Thursday Training Tip : How to carbo load for a marathon

It’s marathon week for me so as I’ve turned a more focussed eye on my pre-race nutrition I thought I would share what I’ve learnt over the last few marathons.

Now, one of the very common questions I see around the interweb about carbo loading is:

Can a carbo-load prevent hitting the wall?

In all honesty, probably not. But it will prolong the time before you hit the wall and can even lessen its effect if you hit the wall. The reason is that for almost all marathoners the energy deficit between stored energy and that required to complete the race is so great that a carbo load can’t hope to make up the difference. Your body primarily uses glycogen (what carbohydrate converts to) for energy. When you deplete your glycogen stores, the body relies on metabolising fat (a much slower source of energy) and your pace drops dramatically. Couple this with dehydration and an elevated core temperature from the exertion and *boom*, it can feel like someone built a 10ft high masonry fence across the course.

However, optimising your energy levels before the start of the race, coupled with good in-race fuelling, will certainly increase the time before you reach ‘energy-deficit’ – that point when the wall starts looming in the distance – and can help minimise its impact if you do hit it.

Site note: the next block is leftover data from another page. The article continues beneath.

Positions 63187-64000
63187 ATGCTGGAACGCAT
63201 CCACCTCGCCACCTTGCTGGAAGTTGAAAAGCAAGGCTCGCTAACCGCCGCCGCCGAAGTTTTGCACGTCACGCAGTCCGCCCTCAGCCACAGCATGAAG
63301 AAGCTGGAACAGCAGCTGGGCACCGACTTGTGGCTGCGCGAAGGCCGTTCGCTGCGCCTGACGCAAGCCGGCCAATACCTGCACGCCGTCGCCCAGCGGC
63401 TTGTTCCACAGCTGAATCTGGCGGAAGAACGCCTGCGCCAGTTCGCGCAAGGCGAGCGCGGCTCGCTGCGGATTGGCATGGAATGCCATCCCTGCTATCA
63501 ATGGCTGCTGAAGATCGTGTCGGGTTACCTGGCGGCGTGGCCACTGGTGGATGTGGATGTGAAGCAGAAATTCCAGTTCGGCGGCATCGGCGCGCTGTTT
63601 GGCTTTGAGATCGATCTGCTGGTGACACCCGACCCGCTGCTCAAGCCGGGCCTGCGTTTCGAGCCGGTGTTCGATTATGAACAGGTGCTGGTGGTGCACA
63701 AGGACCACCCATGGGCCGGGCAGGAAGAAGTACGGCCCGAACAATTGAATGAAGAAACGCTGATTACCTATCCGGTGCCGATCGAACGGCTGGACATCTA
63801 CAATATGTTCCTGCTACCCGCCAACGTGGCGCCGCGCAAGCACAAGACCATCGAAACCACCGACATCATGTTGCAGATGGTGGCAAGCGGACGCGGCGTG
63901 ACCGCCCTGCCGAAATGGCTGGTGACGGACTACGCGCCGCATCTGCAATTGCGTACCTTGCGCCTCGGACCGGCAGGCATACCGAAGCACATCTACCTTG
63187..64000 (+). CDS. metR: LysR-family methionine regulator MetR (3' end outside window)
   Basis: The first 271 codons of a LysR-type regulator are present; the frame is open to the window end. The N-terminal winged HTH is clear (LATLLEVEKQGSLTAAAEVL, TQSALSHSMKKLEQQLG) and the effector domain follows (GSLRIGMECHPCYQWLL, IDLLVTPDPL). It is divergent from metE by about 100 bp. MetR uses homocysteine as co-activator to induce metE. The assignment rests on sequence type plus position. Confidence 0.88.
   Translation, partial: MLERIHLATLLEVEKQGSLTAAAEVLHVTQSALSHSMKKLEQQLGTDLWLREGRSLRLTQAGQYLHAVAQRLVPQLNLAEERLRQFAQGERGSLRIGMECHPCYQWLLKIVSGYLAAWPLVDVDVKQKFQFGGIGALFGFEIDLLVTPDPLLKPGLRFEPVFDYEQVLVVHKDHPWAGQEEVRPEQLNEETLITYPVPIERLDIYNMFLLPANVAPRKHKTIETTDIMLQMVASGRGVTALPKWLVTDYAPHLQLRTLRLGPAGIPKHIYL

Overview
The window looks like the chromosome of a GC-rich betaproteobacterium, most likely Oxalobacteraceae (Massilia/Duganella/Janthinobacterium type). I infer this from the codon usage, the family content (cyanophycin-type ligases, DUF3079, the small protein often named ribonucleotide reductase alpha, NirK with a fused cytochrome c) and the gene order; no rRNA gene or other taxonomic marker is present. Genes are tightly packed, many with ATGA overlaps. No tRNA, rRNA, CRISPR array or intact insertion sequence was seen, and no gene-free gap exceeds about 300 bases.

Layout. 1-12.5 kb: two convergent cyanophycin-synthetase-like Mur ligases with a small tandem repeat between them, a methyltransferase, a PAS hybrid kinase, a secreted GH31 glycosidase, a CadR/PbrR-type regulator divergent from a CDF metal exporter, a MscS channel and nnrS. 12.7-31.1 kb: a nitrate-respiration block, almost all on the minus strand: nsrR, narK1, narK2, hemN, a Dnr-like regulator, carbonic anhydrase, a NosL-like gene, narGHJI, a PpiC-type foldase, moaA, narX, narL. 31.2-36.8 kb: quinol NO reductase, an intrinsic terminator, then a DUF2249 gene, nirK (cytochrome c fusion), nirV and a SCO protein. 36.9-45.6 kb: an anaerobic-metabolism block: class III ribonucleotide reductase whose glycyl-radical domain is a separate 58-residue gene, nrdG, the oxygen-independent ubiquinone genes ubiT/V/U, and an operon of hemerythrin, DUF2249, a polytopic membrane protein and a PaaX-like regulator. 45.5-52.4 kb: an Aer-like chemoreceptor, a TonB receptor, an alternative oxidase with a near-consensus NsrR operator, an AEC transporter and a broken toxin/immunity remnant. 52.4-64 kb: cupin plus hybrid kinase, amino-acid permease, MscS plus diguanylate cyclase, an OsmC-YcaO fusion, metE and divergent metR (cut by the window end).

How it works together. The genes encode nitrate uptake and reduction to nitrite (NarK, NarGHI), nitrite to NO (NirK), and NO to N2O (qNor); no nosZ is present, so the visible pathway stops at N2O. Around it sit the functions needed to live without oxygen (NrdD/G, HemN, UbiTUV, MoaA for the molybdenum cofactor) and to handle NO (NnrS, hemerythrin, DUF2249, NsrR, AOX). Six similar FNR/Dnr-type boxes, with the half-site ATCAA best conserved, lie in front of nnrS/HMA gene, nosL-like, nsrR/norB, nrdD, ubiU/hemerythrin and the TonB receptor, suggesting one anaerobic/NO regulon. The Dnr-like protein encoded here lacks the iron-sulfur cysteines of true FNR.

0007 – Licensed to eat

James Bond took his carbo-load too far...

James Bond took his carbo-load too far…

Image Credit

Despite what a lot of people think, and most of us hope, carbo-loading for endurance events like half and full marathons isn’t a licence to gorge on pasta, fizzy drinks and sugary cereal. Carbo-loading is an important part of race preparation, and should receive the same level of focus as your physical and mental preparation.

Firstly, if you’re about to start your carbo-load and you’re still running, STOP RUNNING! Most people follow a taper plan before a marathon, but some then freak out in the last few days and think if they don’t run they’ll lose their edge. This is simply not true. The repair and fuelling of your muscles you will be able to achieve in the last few days will help to deliver you to the starting line in the best possible condition to race. Your likely marathon performance was already set 3-4 weeks before the race, running lots right up to the event will hinder, not help.

Ready to load? Here are my 8 tips to help you get the most out of your carbo-loading:

Save the ‘loading’ for later:

If you are tapering properly, keeping your same healthy training diet during the two weeks before the marathon will yield a natural carbo-load as your energy expenditure drops. As the intensity of your sessions drops, those extra calories will manifest themselves as glycogen in your body. However, it is important that you eat carbs for energy, not fat. Carbs will convert to glycogen, fat doesn’t.


Keep your ‘load’ close to the race:

It’s the last 72-48 hours before the race that you need to start ‘loading’. Doing it beforehand or over several days won’t top your glycogen levels up even more, and can in fact leave you sluggish as your body struggles to deal with the massive carb intake (or worse, decides you’re now living the life of plenty and starts storing it as fat).


Eat what you know: